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Heavy machinery operates in the pit at the Shell Albian Sands located in Alberta's oil sands north of Fort McMurray, Alberta .

Kevin Van Paassen/The Globe and Mail

A small First Nations band in Alberta has racked up a big win against the energy industry, clearing the way for a trial over whether its treaty rights are being infringed upon as industrial development such as the oil sands expands.

The Beaver Lake Cree Nation argues the so-called cumulative effects of oil sands and other industries such as mining and forestry violated their treaty rights. The provincial and federal governments grant permits which allow for development. Beaver Lake Cree Nation launched a legal battle five years ago and now Edmonton and Ottawa have lost their attempt to have it tossed out.

The cumulative effects argument is a touchy topic in Alberta and if the Beaver Lake Cree Nation comes out on top, it could force the governments to revamp the way they review and approve industrial projects – namely the oil sands. In short, it could put a damper on a key driver of the Canadian economy.

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"This case is about limiting the development of the tar sands," lawyer Drew Mildon, who represents Beaver Lake Cree Nation, said in an interview.

Energy, mining and forestry projects are typically judged case-by-case, but Beaver Lake Cree Nation argues the overall effect of numerous projects hinders their traditional way of life. The Beaver Lake Cree Nation believes its ability to hunt, fish, and trap have been dented because of roughly 300 projects in which about 19,000 permits have been granted, according to a judgement from the Court of Appeal of Alberta delivered April 30.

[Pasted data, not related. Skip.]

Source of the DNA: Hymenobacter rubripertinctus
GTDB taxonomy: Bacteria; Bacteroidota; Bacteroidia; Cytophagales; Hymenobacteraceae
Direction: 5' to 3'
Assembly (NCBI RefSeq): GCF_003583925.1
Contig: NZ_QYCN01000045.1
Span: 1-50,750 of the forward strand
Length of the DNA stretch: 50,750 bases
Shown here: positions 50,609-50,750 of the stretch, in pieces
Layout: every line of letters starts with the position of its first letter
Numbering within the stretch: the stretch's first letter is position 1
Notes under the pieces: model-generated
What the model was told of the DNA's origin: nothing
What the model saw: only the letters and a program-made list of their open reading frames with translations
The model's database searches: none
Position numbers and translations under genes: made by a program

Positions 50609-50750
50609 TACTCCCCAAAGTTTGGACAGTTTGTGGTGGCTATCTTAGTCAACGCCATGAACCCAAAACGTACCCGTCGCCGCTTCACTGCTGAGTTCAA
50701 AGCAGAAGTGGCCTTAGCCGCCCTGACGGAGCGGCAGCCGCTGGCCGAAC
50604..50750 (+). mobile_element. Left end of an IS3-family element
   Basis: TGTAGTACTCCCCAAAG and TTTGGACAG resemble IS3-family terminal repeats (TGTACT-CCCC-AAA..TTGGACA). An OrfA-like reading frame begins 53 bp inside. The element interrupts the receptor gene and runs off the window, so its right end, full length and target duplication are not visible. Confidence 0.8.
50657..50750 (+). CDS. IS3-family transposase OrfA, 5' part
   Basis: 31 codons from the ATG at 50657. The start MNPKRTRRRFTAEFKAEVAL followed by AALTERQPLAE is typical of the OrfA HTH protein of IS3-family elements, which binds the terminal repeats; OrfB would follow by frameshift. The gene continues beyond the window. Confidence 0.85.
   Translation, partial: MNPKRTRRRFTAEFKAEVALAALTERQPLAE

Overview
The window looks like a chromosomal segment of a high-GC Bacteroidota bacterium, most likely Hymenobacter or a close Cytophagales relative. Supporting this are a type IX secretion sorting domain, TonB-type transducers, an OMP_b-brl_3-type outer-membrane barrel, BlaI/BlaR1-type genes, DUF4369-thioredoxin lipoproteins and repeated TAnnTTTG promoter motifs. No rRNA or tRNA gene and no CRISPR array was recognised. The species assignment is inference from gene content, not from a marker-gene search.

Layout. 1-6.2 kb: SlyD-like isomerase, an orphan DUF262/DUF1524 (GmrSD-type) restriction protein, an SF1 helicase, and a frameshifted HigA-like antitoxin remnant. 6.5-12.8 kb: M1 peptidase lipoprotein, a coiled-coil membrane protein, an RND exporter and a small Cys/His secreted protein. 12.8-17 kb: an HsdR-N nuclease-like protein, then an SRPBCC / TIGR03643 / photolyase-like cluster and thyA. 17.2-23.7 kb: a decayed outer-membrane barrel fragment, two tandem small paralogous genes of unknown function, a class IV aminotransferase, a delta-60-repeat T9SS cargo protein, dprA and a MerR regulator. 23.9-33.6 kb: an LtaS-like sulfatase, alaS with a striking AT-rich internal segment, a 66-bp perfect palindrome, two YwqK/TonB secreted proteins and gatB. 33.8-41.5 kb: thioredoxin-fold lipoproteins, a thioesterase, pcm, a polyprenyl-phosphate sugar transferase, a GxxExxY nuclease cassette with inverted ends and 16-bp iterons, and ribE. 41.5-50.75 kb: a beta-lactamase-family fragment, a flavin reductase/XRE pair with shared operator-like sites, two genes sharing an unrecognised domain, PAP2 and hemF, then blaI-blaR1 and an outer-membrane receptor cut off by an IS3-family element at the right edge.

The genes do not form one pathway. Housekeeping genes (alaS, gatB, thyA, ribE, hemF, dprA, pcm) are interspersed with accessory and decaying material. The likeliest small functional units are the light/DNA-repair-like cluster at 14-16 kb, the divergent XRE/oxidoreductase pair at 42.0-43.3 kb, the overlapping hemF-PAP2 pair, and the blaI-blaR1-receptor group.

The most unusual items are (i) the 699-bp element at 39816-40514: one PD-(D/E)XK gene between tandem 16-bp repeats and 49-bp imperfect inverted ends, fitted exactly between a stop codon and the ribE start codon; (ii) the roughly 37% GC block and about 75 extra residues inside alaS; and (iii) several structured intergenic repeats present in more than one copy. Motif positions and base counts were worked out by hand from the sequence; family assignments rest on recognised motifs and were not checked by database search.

Canada, the judgement said, handed out at least seven of these permits, with the remaining falling to Alberta. The land involved covers a "large portion" of northeast Alberta – both inside and outside of any reserve. It includes the Cold Lake Weapons Range.

"The basic question of the case is: Are the cumulative impacts of the tar sands development in their territory risking the treaty rights or rendering them meaningless? Because you can't do that," Mr. Mildon, who works for Woodward & Co. and is based in Victoria, said. "They're constitutionally protected."

The judgement means the case can go to trial, which Mr. Mildon expects to begin winding its way through the legal system this fall. He believes the appeal judgement demonstrates the Beaver Lake Cree Nation has a viable case.

"Usually in big cases like this that really threaten development . . . . the process is usually to try burn the First Nation out at the early stages by outspending them, and that tends to happen through a bunch of pre-trial motions," he said.

"It's big news to get to this stage."

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Originally, the case was even larger in scope as the Beaver Lake Cree sought to revoke the authorizations for past and current developments on lands in northeastern Alberta. But the court shot that down. Mr. Mildon said his clients are now seeking compensation for losing hunting and fishing rights due to those past and current projects.

"But really the question is how does the First Nation get more management control over future infringements?"

The 800-person Beaver Lake Cree are footing most of their own legal bills, Mr. Mildon said, with significant start-up donation from England's Co-operative Bank and others.

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